Experiential Learning

Experiential learning is based on the assumption that knowledge is created through the transformation brought about by experience.

The concept of learning may be defined as an adaptive change to inputs from the environment (Witteman, 1997: 6). In the Theory of Education, it is cognitive learning that receives the most attention. Cognitive learning means the interpretation and processing of information. It’s about making sense of things, which means choosing, interpreting and situating information. It is a process by which individuals develop cognitive maps of their environment. It makes sense of the environment by recognising the events which do not fit in with the individual’s experience, then absorbing and codifying them, taking the reference framework as the basis from which to work. Making sense of something is a self-referential activity, which implies that the selection of what makes sense or not is based on the actor’s framework of choice (Cisca Joldersma, 2000).

Experiential learning is based on the assumption that knowledge is created through the transformation brought about by experience. The particular experience is translated into an abstract conceptualisation which is actively tested through new experiences. Kolb’s cycle of experiential learning ((Kolb, 1984) perfects the work of other authors following the same line, such as Lewin (1951), Dewey (1938) and Piaget (1978). It is centred on the idea that experiential learning exists as a particular form of education, distinguished by the central role that experience plays in the learning process.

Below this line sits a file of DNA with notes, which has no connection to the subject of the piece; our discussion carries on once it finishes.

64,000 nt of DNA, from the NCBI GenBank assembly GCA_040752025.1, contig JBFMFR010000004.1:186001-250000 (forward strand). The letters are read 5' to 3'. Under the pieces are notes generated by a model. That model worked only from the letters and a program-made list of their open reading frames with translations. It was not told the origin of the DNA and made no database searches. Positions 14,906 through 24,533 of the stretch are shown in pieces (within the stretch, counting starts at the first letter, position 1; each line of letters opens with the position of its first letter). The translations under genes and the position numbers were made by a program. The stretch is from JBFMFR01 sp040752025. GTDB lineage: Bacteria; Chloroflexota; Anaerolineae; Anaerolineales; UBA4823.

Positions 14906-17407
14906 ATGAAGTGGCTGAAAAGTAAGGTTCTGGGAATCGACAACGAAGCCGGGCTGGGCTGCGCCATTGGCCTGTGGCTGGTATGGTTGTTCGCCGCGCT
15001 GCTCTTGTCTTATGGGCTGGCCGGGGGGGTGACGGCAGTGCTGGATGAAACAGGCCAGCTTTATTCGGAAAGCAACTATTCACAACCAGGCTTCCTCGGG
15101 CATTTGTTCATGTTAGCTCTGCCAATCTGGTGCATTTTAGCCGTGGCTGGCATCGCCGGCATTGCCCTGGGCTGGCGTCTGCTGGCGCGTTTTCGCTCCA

Organizational learning
Individuals are the origin of all organizational learning. It is the thoughts and actions of the actors that influence learning at the level of the organisation. Individual actors all have their theory-in-use, which is implicit in the results of the actors’ behaviour patterns. On interacting, the actors exchange their theories-in-use, creating the organisational theory-in-use. Shared behaviour cycles are created, involving negotiation and agreement on the significance different situations may have for the organisation (Weick, 1979)

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References:
Cisca Joldersma, (2000), Policy learning through simulation/gaming, in Simulation & Gaming Yearbook: Simulations and Games for Transition and Change, 6 pp.79-80Dewey, J (1938) Experience and education, Kappa Delta, New York
Kolb, D (1984) Experiential Learning: Experience as the source of learning and development, Prentice Hall, New Jersey
Lewin, K (1951) Field Theory in Social Sciences, Harper & Row, New York
Piaget, J (1978), What is psychology, American Psychologist, July, pp 648-52
Weick, K. E (1979) The Social Psychology of Organising, 2nd, Addison-Wesley, Reading, MAWitteman, H P J (1997) Styles of Learning and Regulation in an Interactive Learning Group System, Nijgh & Van Ditmar


Ricardo Zamora
Training Games
Managing Director

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